When a child is severely abused or neglected early on in life, it can lead to a reactive attachment disorder. Children with this disorder are so disrupted they have extreme difficulty establishing normal relationships and attaining normal developmental milestones.
Unloved and alone
Her disruptive childhood convinced Emma that she was the problem and that no one loved her. Emma was removed from her mother’s care when she was 4 years old and went to live with extended family members. She had never met her father and her relatives did not get along with Emma’s mother. The tension within the family caused Emma to feel confused and ashamed for caring about her mother – very big feelings for a little person.
Family relationships broke down
Tension within the family escalated and Emma went to live with a foster family. Sadly, the family were unable to look after Emma long term and she was moved again to a new foster family, a lovely couple called Michelle* and David*. Even though her change of placement was not her fault, Emma believed that no one liked her and she didn’t deserve a family.
With her unsettled history, when Emma first moved in with Michelle and David she was very cautious of opening up to them as she believed they would leave her eventually. Despite this, she craved a close relationship with them because she’d never experienced one before. Sometimes she would cuddle up to Michelle or play a game with David but the next moment she would yell or swear and break things in the house. She was so scared of feeling rejected again that she was trying push them away before they could ‘push her away’. This pattern was also occurring in Emma’s relationships with her teachers and peers at school which lead to multiple suspensions.
How we helped
When Emma first started therapy at Act for Kids it took her a long time to open up to her therapist; sometimes she would show real vulnerability and other times attempt to push them away with words and actions. It took 3 months for Emma to start to develop trust with the therapist and once this relationship began to build, she was able to talk about her thoughts and feelings around why her family and past carers don’t look after her anymore.
Emma’s therapist helped Emma identify her strengths and abilities as she had begun to believe that she was a ‘naughty girl’ because she was getting into trouble at school so often. Emma learnt about making friendships and managing her big feelings. This helped her to feel calmer when she spent time with her friends and with Michelle and David. Finally, Emma started to get in trouble less at school and started settle into her new relationship with Michelle and David.
The Bigger Problem
reports were made to child protection authorities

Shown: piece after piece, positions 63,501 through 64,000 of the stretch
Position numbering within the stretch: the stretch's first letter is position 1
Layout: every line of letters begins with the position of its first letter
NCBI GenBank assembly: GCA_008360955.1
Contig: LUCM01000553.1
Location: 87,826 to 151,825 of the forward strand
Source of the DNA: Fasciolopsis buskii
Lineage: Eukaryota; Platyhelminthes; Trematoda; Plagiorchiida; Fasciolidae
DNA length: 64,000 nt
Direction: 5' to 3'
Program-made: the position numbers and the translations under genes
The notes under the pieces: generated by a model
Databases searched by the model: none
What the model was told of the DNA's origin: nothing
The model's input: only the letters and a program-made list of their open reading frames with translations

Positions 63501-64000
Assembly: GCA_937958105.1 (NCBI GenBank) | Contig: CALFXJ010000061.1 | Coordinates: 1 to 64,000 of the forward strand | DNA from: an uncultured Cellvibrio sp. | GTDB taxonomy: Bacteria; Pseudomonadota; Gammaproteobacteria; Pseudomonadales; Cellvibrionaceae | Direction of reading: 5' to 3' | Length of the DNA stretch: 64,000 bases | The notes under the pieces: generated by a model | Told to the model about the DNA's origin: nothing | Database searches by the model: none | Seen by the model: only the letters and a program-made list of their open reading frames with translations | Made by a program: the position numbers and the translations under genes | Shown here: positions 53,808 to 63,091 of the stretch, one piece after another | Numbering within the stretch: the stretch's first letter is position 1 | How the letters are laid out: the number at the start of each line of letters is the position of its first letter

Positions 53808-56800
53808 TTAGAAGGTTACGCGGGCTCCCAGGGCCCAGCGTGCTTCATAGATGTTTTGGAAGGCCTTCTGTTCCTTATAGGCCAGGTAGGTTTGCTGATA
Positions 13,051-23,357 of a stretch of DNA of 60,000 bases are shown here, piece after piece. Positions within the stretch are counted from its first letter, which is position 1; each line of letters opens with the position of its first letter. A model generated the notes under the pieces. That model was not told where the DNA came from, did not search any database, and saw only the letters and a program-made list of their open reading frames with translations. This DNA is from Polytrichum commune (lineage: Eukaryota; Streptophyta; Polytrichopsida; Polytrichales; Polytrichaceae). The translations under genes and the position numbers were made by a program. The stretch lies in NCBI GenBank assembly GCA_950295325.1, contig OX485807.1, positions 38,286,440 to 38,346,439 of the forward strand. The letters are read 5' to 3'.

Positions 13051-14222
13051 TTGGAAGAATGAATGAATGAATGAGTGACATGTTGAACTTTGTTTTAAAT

accessed child protective services
1 in every 32
Source: Australian Institute of Health and Welfare, Child protection Australia 2019-20.
Abuse and neglect
The majority (54%) experience emotional abuse, followed by neglect (22%). One in five (14%) experience physical abuse and 9% experience sexual abuse.
Abuse and neglect can impact a child’s brain development, how they feel and think about themselves, how successful they are at school, even their physical development and skills. In the long term this can lead to drug and alcohol abuse, mental illness, difficulty developing and maintaining good relationships, unemployment and all sorts of social disadvantage.
Early intervention makes the world of difference
After 6 months of therapy and living with Michelle and David, Emma began to push them away again. Now that she had formed a stable and trusting relationship with them, deep down she felt like she had more to lose. A block of music therapy was begun with the family. This included Emma, Michelle and David writing songs together about their experiences as a family, helping Emma to express her affection for and fears with Michelle and David and develop strategies using music to help Emma feel calm when she gets worried.
After 2 months of music therapy Michelle and David reported a big decrease in Emma’s challenging behaviours at home and an improved connection with her. Emma is now achieving well at school and believes that she is loveable little girl that deserves to be happy. Emma will go on to have a stable, safe and happy childhood thanks to your kind ongoing support and we can’t thank you enough!
How you can help
We rely heavily on donations to support our Integrated Therapy Services, and provide help to children and families who have experienced or are at risk of harm. With your support, we can continue to help keep kids safe, heal from trauma and lead happy lives.
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